Quantity or quality? Assessing relationships between perceived social connectedness and recorded encounters

Dias AE, Geard N, Campbell PT, Warr D, McVernon J.

PLoS ONE, 2018; 13(11):e0208083; 0.1371/journal.pone.0208083


Higher levels of social connectedness are associated with better physical and mental health outcomes, but measures of connectedness are often study specific. Prior research has distinguished between perceived and received (quantifiable) measures of social connectedness, with differing impacts on health, sometimes mediated by place of residence. This analysis investigated the relationship between perceptions of social support/connection and quantifiable measures of social encounters, by neighbourhood, to inform understanding of place-based differences in connectedness and health outcomes.


Negative binomial regression models were used to determine associations between perceptions of social connectedness (perceived community connections and social involvement) and the number of recorded daily social encounters as a proxy for received support/connectedness. Analyses were undertaken across two Local Government Areas (LGAs) in Melbourne with disparate socio-economic profiles to examine potential modification of social connectedness measures by neighbourhood of residence.


Two measures of perceived connectedness had a clear relationship with recorded daily social encounters-feeling a sense of community belonging (RR 1.20 (1.04, 1.37), p = 0.010) and having family or friends close by (RR 1.30 (1.10,1.54), p = 0.002 “neither” compared to “disagree”, (RR 1.15 (1.04, 1.26), p = 0.006 “agree” compared to “disagree”). Involvement in a local church, sporting or social club was associated with a greater number of daily social encounters for respondents who participated a few times a year (RR 1.17 (1.05,1.32), p = 0.006) or often (RR 1.23 (1.12,1.36), p<0.001) compared to never. In the less affluent LGA, active contributions to neighbours and community through assistance and volunteering were a frequent driver of social connection. Differences in patterns between the two areas were found with some measures of perception showing stronger relationships with recorded daily encounters in one area but not the other.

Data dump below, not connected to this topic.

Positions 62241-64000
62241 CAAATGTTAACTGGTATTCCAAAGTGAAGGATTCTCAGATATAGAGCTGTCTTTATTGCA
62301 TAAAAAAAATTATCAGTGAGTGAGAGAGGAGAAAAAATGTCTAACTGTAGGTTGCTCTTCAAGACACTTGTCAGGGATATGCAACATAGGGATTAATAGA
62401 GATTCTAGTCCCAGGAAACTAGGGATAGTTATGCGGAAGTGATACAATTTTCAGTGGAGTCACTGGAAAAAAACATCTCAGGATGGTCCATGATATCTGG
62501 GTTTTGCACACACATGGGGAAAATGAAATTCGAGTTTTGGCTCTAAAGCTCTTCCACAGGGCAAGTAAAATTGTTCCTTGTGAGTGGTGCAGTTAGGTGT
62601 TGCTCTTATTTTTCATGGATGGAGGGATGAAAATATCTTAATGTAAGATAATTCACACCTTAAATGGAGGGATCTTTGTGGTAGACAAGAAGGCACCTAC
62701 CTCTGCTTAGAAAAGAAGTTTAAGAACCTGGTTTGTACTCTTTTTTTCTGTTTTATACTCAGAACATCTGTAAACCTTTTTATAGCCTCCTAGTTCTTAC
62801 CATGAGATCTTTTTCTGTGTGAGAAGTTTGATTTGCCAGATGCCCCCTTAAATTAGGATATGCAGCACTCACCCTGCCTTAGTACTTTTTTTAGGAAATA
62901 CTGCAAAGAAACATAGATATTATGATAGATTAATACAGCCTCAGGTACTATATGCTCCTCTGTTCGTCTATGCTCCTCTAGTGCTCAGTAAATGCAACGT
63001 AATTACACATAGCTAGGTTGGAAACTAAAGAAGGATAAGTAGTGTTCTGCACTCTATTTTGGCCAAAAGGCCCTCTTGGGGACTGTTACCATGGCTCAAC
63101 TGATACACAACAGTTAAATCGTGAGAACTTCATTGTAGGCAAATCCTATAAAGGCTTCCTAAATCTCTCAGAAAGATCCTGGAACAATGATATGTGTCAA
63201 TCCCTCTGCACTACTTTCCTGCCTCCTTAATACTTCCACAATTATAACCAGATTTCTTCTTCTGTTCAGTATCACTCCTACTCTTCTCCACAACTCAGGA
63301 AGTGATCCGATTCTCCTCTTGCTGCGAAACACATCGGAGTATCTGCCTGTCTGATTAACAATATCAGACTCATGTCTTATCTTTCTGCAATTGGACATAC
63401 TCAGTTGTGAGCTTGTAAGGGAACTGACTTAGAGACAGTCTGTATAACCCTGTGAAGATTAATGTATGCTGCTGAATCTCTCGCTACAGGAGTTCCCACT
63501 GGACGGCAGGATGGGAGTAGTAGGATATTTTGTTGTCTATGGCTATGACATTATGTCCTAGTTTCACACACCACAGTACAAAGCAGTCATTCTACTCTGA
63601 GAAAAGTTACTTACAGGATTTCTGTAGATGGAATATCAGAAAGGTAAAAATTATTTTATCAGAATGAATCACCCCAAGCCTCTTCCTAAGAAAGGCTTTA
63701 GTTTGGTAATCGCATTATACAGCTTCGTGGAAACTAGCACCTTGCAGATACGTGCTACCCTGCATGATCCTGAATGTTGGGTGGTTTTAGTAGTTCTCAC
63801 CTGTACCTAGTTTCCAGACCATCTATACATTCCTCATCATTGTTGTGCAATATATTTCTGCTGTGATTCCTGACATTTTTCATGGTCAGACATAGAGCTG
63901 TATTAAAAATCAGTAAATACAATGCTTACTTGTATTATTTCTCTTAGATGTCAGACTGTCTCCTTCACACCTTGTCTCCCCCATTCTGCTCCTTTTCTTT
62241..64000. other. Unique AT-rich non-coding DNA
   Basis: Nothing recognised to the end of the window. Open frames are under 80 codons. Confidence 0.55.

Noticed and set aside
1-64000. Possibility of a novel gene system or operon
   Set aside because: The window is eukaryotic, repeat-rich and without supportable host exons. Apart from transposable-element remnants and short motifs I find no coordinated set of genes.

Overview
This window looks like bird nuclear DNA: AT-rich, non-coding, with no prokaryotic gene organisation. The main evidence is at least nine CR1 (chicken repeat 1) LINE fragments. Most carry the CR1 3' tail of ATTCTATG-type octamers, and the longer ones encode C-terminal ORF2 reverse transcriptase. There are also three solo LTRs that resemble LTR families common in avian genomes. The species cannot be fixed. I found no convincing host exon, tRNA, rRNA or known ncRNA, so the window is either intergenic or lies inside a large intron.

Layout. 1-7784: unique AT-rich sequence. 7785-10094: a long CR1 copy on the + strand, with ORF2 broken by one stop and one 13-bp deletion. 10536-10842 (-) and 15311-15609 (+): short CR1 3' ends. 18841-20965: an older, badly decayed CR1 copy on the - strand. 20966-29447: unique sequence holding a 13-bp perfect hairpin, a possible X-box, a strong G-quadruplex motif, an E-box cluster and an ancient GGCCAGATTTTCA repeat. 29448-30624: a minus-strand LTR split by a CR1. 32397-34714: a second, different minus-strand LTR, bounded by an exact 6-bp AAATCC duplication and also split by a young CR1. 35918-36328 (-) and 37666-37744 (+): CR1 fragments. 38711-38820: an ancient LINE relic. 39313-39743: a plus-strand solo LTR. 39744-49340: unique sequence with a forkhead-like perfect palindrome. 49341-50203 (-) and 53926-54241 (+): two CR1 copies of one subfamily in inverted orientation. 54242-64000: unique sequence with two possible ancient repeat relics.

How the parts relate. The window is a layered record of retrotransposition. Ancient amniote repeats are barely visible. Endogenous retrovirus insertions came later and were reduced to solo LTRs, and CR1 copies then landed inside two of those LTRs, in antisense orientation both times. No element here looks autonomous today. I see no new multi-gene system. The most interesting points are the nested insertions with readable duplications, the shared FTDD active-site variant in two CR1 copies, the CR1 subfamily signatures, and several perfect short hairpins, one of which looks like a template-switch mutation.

These results indicate substantial complexity in the relationship between perceptions of social connectedness and recorded daily social encounters/received connectedness, meaning that one cannot be reliably extrapolated from the other. Drivers of individuals’ social connections also varied by area of residence. These findings offer new insights into potential mediators of the association between connectedness and wellbeing.